This one challenges primarily teens and young adults to pop a Tide Pod into their mouths and bite down, and then post videos of whatever happens. Some of these individuals experience foaming at the mouth and severe coughing spells after consuming a pod. It’s no surprise to most of us that this bizarre act can be dangerous but many might not suspect that it can also be potentially deadly.

These pods contain concentrated levels of detergent made to dissolve while washing clothes. Because they are designed to dissolve when wet, the same thing can occur in a person’s mouth - leading to the immediate release and absorption of the contents.

Tide Pods contain dangerous chemicals that, if ingested, can lead to life threatening breathing problems, damage to the esophagus from the corrosive ingredients, burns, blood pressure changes, gastrointestinal problems and neurological symptoms, including loss of consciousness. They can bring on a severe asthma attack in those that have asthma already.

The pods contain numerous chemicals that are potentially harmful if ingested. Chief among these concerns is a chemical known as 1,4 Dioxane.

According to the Agency for Toxic Substances and Disease Registry, exposure to this compound can cause eye and nose irritation, kidney problems and possible long-term lung damage. These effects are unlikely to occur if the product is used appropriately.

Through various social media forums, this stunt continues to grow in popularity. It might be wise to have a talk with your child about the very real dangers of ingesting a toxic product such as a detergent pod. While you might think your child would never do such a thing, many parents have found themselves in an ER with their child who thought it might be a fun thing to try. On their own, most kids wouldn’t even think to try something like this, but once a video challenge goes viral, kids are more likely to see it as funny – not dangerous.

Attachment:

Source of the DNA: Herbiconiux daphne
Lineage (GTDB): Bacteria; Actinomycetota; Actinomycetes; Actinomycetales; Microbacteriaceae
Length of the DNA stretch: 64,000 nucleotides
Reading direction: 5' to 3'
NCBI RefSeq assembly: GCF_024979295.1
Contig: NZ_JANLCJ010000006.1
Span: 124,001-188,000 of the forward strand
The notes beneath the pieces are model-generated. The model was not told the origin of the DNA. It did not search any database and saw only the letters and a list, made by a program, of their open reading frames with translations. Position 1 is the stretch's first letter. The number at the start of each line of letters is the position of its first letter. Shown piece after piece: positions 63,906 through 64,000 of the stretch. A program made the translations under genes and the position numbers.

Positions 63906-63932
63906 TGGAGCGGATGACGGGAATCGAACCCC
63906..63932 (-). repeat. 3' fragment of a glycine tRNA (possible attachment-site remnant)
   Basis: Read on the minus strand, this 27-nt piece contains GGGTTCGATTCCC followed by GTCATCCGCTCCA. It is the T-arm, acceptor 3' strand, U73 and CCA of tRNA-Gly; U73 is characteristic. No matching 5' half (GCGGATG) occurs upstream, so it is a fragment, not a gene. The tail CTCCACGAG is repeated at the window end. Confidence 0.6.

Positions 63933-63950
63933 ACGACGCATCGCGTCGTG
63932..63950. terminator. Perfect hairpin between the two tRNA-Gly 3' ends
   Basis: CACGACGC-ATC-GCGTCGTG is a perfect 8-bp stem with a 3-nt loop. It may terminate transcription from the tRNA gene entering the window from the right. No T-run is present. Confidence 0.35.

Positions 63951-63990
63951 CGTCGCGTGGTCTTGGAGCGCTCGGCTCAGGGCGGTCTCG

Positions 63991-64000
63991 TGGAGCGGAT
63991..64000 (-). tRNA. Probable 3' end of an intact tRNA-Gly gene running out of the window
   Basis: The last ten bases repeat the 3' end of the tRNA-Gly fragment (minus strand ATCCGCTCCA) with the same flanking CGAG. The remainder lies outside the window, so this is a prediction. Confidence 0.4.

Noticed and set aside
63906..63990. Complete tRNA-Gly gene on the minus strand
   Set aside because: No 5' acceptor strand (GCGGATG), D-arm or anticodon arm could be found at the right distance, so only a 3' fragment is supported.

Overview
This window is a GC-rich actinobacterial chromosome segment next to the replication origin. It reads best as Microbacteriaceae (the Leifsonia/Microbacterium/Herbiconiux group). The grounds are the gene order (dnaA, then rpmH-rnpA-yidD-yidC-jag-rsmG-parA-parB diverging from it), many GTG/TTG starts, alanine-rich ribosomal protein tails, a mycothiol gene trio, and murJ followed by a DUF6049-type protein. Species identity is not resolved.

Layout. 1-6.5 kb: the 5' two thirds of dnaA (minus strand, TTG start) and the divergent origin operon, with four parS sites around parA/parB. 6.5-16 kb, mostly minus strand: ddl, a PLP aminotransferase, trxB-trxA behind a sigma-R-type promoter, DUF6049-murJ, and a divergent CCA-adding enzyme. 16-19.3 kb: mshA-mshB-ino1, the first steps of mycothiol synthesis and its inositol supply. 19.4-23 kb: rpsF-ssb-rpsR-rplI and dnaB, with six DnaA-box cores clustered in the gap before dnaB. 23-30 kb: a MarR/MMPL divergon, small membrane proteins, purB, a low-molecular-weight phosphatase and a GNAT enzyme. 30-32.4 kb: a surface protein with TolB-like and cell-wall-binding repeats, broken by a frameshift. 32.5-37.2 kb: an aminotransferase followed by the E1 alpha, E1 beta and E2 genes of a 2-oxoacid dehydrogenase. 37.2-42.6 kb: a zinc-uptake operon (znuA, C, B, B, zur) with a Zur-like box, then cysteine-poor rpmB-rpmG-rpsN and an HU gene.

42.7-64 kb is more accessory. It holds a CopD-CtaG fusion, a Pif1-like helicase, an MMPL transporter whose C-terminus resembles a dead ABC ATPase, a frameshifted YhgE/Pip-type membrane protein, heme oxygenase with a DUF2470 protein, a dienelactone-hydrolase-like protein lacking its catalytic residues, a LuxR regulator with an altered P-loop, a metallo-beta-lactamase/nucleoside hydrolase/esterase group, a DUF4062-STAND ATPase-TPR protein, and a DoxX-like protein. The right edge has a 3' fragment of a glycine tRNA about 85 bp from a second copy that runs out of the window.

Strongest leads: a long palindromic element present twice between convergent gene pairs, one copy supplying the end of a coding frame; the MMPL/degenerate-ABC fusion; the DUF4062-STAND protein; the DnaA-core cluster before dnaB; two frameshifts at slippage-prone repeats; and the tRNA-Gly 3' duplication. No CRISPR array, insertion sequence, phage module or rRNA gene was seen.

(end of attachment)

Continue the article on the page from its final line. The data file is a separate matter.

Have that talk.

Story source: Sarang Koushik M.D., http://abcnews.go.com/Health/internet-craze-tide-pod-challenge-dangerous-potentially-deadly/story?id=52379523

Your Teen

Teens and Phone Use

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The results of a new study on teens and their cell phone use will not surprise anyone that has been around an adolescent in the last ten years or so. Parents know all too well that the two are typically not far apart.

A 2015 study by the Pew Research Center found that 88 percent of teenagers, ages 13 to 17, have or have access to a cellphone, and 91 percent of teens go online from a mobile device at least occasionally.

"I have not worked with any parents who do not allow their teens to have access to a phone," said Denise Berotti Tuckruskye, a clinical psychologist at the Developmental Disabilities Institute in Ronkonkoma, N.Y. "It seems all parents appreciate that phones allow teens to contact them easily if there are any problems."